Luc Capdevila, Danièle Voldman, eds. War Dead: Western Societies and the Casualties of War. Edinburgh: Edinburgh University Press, 2006. xix + 200 pp. $130.00 (cloth), ISBN 978-0-7486-2297-9; $40.00 (paper), ISBN 978-0-7486-2298-6.
Reviewed by Mark R. Hatlie (History and Government Program, University of Maryland University College, Europe Division)
Published on H-War (July, 2008)
War and Memorial Culture
This study of the casualties of war offers a broad overview of the cultural meaning and impact of mass wartime death in the West over the past 150 years or more. "Did the brutality, the suddenness, the sheer numbers of those killed change the relationship with death in the West?" (p. xi). The period covered by the book is the same as that of other recent studies of modern war and memorial culture, extending from the French Revolution through the wars of the twentieth century, but emphasizing primarily the late nineteenth and early to mid twentieth centuries. These years were a period during which a tension arose between a greater political and social concern for the individual on the one hand and developments in military technology and practice which killed unprecedented numbers and, often, did so in such a way that the dead were also not only distant, but often physically obliterated, depriving the bereaved of bodies to mourn.
War Dead defines "Western societies" in a refreshingly broad manner, including not only western Europe and North America, but also South America, primarily the southern cone countries of Argentina, Chile, and Paraguay. Indeed, these last cases promise to open up recent studies on wartime death and dying to a new cultural context. However, most of the examples and analysis are taken from France during and following the world wars, especially World War I. The authors include scattered examples from the Franco-Prussian War and the colonial wars of the 1950s and 1960s, as well as from other countries such as Germany, Spain, and Britain and even one or two anecdotes from Soviet experience. South America gets, in the end, relatively little attention, however. Thus, this study remains rooted in western Europe and does not radically break with works such as those by George Mosse, Stephane Audoin-Rouzeau, Annette Becker, or Reinhart Koselleck and Michael Jeismann. The other examples, however, serve to show that some patterns and conclusions are indeed more broadly applicable.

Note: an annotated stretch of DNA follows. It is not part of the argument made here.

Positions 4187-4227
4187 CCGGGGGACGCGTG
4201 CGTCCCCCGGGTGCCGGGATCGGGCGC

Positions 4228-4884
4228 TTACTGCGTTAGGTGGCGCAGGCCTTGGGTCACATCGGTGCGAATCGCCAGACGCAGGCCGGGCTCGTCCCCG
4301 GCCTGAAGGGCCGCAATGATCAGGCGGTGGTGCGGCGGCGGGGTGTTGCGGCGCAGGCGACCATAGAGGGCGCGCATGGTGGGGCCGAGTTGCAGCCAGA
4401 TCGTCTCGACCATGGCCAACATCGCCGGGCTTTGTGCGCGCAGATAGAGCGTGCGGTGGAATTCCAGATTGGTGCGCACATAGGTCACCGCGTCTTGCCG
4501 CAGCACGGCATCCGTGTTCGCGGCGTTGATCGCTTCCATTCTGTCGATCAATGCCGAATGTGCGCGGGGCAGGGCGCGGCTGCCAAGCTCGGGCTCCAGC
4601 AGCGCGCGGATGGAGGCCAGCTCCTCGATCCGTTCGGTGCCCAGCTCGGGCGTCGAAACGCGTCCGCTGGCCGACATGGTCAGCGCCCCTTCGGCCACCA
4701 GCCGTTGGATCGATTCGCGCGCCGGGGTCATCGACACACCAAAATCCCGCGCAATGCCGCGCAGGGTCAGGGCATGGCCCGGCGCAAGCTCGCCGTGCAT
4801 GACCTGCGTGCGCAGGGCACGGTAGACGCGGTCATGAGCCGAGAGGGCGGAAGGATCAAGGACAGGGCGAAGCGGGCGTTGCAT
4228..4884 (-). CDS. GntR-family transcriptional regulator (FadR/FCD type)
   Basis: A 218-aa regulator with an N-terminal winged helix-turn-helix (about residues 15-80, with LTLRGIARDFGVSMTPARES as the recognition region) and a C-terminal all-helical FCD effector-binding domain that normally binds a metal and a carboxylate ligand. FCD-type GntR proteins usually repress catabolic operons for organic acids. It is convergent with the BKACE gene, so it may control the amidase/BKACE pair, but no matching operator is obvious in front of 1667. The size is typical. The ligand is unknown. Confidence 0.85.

Chapters cover the struggle by individuals, families, armies, and states to cope with--that is, count, identify, and properly mourn--the unprecedented numbers of dead soldiers and, eventually, civilians as well. Expectations and cultural norms could hardly be reconciled with the extraordinary situation and the opening chapters systematically discuss the various tensions. After a chapter on enemy bodies, there are two final chapters on memory, rituals, and commemorations. Much of this material, especially the last two chapters, will be familiar to many scholars. As a general overview of the research in the field it covers not only the structural and institutional aspects of mass death in war, but trends such as the role played by war in the evolving sensibilities with regard to death, changes in the use of images of the dead, and changing cultural practices both on and off the battlefield.
The examples of public memorial culture from the Vichy and occupation period of 1941-44 represent one of the strengths of the book. They appear throughout, but especially in the final section, on ritualized mourning. Because of the particular circumstances, these examples show quite effectively the political dimension of public mourning in wartime.